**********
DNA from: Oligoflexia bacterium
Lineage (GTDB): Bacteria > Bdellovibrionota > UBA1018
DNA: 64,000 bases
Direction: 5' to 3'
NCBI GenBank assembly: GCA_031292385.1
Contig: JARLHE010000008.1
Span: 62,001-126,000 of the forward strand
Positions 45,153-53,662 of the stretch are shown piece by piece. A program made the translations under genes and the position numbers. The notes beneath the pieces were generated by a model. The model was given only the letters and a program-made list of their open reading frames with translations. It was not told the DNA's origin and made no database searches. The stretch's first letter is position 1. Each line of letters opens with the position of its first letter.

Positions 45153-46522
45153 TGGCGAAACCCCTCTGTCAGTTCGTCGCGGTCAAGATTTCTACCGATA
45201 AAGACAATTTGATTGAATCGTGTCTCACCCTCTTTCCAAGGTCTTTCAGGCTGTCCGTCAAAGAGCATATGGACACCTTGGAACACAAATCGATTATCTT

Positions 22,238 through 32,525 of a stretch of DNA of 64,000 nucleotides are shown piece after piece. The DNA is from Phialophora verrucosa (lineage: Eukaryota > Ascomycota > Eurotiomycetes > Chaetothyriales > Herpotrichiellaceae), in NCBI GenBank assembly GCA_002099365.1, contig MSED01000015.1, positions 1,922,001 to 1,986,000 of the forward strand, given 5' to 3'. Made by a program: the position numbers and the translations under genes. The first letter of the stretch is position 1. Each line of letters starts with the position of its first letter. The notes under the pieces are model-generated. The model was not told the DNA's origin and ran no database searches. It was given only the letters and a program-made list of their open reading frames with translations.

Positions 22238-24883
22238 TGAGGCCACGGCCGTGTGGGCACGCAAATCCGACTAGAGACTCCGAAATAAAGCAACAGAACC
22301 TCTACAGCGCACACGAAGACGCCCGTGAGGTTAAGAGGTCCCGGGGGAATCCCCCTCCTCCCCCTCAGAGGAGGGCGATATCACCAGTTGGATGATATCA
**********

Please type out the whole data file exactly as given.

DNA from: Oligoflexia bacterium
Lineage (GTDB): Bacteria > Bdellovibrionota > UBA1018
DNA: 64,000 bases
Direction: 5' to 3'
NCBI GenBank assembly: GCA_031292385.1
Contig: JARLHE010000008.1
Span: 62,001-126,000 of the forward strand
Positions 45,153-53,662 of the stretch are shown piece by piece. A program made the translations under genes and the position numbers. The notes beneath the pieces were generated by a model. The model was given only the letters and a program-made list of their open reading frames with translations. It was not told the DNA's origin and made no database searches. The stretch's first letter is position 1. Each line of letters opens with the position of its first letter.

Positions 45153-46522
45153 TGGCGAAACCCCTCTGTCAGTTCGTCGCGGTCAAGATTTCTACCGATA
45201 AAGACAATTTGATTGAATCGTGTCTCACCCTCTTTCCAAGGTCTTTCAGGCTGTCCGTCAAAGAGCATATGGACACCTTGGAACACAAATCGATTATCTT

Positions 22,238 through 32,525 of a stretch of DNA of 64,000 nucleotides are shown piece after piece. The DNA is from Phialophora verrucosa (lineage: Eukaryota > Ascomycota > Eurotiomycetes > Chaetothyriales > Herpotrichiellaceae), in NCBI GenBank assembly GCA_002099365.1, contig MSED01000015.1, positions 1,922,001 to 1,986,000 of the forward strand, given 5' to 3'. Made by a program: the position numbers and the translations under genes. The first letter of the stretch is position 1. Each line of letters starts with the position of its first letter. The notes under the pieces are model-generated. The model was not told the DNA's origin and ran no database searches. It was given only the letters and a program-made list of their open reading frames with translations.

Positions 22238-24883
22238 TGAGGCCACGGCCGTGTGGGCACGCAAATCCGACTAGAGACTCCGAAATAAAGCAACAGAACC
22301 TCTACAGCGCACACGAAGACGCCCGTGAGGTTAAGAGGTCCCGGGGGAATCCCCCTCCTCCCCCTCAGAGGAGGGCGATATCACCAGTTGGATGATATCA